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USGS Coastal and Marine Geology Program

Recent News

Recent News - stories from the last 14 days.

For information about a story, contact Ann Tihansky (202) 208-3342.

Chinese visitors and USGS hosts during a field trip stop at Cove Beach in Año Nuevo State Park. Photo by Stephen Hartwell, USGS.Chinese Coastal Scientists Exchange Ideas, Discuss Future Cooperation with USGS Hosts

Eight scientists from the China Geological Survey (CGS) and affiliated organizations visited the USGS Pacific Coastal and Marine Science Center in Santa Cruz, California, on September 14 and 15, 2016. The Chinese visitors and their USGS hosts discussed their respective coastal research programs and possibilities for future cooperation. During a one-day workshop on September 14, scientists from both groups described research to address various coastal issues, including flooding, erosion, seafloor habitats, sediment movement, offshore earthquakes, and wetland loss. On September 15, the visitors learned more about USGS studies during a field trip to coastal areas north and south of Santa Cruz. Ms. Ping Yin, professor at Qingdao Institute of Marine Geology and coordinator of a new CGS coastal geology program, initiated the visit to further cooperation between CGS and USGS scientists. Contact: Bob Rosenbauer, brosenbauer@usgs.gov, 831-460-7401.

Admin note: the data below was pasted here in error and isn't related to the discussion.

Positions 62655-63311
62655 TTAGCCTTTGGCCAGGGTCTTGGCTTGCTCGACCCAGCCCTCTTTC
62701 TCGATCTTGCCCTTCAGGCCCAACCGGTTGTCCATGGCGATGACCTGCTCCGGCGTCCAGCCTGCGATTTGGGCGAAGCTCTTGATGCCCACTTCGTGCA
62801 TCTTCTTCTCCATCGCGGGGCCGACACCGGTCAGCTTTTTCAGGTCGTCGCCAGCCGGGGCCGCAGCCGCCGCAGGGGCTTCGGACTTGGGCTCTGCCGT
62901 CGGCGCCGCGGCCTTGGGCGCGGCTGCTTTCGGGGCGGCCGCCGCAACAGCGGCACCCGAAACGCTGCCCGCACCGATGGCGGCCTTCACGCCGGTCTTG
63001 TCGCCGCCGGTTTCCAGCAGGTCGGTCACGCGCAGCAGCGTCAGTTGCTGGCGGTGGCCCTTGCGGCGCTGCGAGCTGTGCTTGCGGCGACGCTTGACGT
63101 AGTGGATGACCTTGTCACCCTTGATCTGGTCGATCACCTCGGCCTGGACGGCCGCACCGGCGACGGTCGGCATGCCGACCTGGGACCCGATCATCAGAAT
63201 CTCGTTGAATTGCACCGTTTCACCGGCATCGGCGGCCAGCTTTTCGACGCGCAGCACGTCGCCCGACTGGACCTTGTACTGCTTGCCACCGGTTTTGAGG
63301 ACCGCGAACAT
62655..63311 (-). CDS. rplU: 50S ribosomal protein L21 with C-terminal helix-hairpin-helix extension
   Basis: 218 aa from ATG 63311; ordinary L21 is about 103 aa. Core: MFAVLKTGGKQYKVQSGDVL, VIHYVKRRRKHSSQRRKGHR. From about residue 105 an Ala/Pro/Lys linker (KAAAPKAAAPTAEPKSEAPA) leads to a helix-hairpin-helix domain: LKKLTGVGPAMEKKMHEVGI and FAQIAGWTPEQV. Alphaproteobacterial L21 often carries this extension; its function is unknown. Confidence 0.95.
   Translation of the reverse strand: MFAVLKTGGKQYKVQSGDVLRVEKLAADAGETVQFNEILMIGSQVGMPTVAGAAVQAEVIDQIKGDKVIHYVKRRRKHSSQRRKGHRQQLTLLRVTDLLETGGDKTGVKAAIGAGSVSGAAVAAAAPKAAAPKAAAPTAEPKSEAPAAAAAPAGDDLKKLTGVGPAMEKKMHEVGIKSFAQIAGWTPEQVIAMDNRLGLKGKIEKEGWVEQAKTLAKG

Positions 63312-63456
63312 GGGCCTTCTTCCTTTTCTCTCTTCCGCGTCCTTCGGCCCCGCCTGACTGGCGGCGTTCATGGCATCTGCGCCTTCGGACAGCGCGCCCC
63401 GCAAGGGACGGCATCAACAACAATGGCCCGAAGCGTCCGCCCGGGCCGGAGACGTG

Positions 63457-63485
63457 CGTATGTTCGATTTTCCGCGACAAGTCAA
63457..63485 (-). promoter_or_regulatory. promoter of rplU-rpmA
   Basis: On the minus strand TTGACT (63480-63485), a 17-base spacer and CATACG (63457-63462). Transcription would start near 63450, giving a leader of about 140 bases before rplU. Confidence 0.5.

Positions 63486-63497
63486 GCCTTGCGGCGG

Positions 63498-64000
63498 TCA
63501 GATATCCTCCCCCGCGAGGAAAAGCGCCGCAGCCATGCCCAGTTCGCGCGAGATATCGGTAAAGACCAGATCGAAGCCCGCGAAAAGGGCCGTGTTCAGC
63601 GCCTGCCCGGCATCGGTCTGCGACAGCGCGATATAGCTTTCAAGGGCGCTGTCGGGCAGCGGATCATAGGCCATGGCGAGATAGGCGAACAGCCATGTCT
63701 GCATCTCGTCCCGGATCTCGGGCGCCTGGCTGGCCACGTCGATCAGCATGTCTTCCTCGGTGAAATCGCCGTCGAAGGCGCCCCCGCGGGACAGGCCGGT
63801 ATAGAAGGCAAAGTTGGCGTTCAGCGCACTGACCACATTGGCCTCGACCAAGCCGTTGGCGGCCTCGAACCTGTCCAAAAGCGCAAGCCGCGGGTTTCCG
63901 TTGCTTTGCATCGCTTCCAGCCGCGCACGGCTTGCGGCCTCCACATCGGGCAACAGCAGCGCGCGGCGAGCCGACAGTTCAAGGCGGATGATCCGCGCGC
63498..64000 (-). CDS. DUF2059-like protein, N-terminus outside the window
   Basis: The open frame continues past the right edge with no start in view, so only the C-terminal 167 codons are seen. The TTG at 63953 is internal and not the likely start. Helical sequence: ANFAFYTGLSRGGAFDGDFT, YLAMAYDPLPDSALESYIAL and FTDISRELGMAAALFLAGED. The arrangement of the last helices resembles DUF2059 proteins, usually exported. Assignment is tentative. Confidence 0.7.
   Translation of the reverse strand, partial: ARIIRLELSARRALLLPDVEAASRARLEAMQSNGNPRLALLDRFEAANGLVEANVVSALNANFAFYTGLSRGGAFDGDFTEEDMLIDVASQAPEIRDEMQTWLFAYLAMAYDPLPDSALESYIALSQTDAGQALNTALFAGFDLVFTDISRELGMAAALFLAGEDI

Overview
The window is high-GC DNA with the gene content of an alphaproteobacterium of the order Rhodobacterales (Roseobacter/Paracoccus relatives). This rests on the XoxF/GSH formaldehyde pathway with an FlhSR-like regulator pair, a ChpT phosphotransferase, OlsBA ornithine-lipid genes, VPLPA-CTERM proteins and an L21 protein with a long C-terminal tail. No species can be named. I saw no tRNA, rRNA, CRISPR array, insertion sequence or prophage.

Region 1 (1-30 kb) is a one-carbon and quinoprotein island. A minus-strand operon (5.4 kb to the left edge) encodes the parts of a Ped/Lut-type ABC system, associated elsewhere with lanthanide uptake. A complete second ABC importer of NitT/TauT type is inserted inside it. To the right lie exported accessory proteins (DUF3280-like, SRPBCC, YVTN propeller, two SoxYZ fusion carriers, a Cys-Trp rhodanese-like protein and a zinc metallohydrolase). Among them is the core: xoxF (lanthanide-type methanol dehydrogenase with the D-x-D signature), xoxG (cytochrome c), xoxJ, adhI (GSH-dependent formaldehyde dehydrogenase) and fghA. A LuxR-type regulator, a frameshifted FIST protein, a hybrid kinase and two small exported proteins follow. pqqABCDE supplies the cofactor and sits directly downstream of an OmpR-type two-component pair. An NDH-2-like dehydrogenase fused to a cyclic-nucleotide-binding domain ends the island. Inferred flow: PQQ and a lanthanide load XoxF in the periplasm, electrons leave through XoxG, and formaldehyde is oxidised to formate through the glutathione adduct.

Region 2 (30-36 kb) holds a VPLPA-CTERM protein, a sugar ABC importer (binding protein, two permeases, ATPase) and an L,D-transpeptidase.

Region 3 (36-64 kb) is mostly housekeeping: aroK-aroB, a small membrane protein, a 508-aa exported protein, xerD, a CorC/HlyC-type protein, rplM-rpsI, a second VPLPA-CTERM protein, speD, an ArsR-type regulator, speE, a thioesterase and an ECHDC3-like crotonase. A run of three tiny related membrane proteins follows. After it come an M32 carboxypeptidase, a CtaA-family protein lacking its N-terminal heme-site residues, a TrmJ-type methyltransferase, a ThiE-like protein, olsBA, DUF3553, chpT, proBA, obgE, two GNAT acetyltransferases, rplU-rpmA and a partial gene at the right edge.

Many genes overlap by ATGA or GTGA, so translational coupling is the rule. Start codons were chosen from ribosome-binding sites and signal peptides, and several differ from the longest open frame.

posted: 2016-09-26



Graphic showing synchronized fieldwork research activitiesUSGS Multidisciplinary Field Effort at Dry Tortugas National Park

From September 26 to October 7, SPCMSC researchers Christina Kellogg and Kim Yates, assisted by Nathan Smiley, Sara Snader, and volunteer Mitch Lemon, will be engaged in integrated data and sample collection at Dry Tortugas National Park, approximately 70 miles west of Key West, as part of the Coastal and Marine Geology Program's Coral Reef Ecosystem Studies (CREST) project. Reefs are complex ecosystems where environmental and biological factors are constantly affecting each other, creating a heterogeneous and ever-changing landscape on both spatial and temporal scales. This effort will combine water sampling for carbonate chemistry and reef metagenome analyses. Understanding the processes that underlie whether the reef is accreting (growing) or dissolving are fundamental to questions of reef health and resiliency.

posted: 2016-09-21



Photograph of USGS scientists Jonathan Warrick and Jeff Duda receiving Riverprize recognition, see plaque, inset, in New Delhi, India. Image courtesy of International Riverfoundation.International Recognition for Historic Elwha River Restoration